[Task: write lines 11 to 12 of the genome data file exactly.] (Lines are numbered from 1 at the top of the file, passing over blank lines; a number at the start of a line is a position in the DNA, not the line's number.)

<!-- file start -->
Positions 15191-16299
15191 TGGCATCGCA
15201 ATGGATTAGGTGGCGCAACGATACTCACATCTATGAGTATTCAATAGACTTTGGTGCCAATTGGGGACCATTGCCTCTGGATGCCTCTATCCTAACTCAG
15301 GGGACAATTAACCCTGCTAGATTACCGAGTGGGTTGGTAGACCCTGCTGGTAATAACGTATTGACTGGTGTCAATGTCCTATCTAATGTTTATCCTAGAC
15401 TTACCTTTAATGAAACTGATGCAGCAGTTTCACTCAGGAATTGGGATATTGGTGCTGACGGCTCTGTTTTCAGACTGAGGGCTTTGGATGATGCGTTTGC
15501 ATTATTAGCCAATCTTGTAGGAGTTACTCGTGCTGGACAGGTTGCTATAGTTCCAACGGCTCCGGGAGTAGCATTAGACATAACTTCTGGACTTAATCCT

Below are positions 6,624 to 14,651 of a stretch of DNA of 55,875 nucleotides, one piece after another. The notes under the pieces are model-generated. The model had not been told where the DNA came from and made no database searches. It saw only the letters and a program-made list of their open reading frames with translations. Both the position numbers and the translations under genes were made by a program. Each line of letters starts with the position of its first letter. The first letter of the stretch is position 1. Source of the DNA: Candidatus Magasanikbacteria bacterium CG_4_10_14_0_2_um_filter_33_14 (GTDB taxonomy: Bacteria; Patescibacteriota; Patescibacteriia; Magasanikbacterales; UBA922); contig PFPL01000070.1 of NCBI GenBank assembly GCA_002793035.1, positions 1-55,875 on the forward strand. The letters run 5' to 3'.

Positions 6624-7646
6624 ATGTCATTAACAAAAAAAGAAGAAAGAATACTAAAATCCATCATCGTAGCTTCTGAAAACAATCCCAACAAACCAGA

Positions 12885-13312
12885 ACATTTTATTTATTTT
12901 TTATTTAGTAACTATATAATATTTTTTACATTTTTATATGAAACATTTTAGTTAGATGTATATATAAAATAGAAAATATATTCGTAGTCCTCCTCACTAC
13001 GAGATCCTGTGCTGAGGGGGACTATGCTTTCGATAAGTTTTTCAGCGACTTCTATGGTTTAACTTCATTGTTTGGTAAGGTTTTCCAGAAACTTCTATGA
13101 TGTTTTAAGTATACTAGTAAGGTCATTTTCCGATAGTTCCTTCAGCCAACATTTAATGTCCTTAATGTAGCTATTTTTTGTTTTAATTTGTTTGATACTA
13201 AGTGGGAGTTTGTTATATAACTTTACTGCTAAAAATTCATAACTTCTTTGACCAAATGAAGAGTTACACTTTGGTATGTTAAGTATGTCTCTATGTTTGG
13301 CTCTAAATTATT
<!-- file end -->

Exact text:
12885 ACATTTTATTTATTTT
12901 TTATTTAGTAACTATATAATATTTTTTACATTTTTATATGAAACATTTTAGTTAGATGTATATATAAAATAGAAAATATATTCGTAGTCCTCCTCACTAC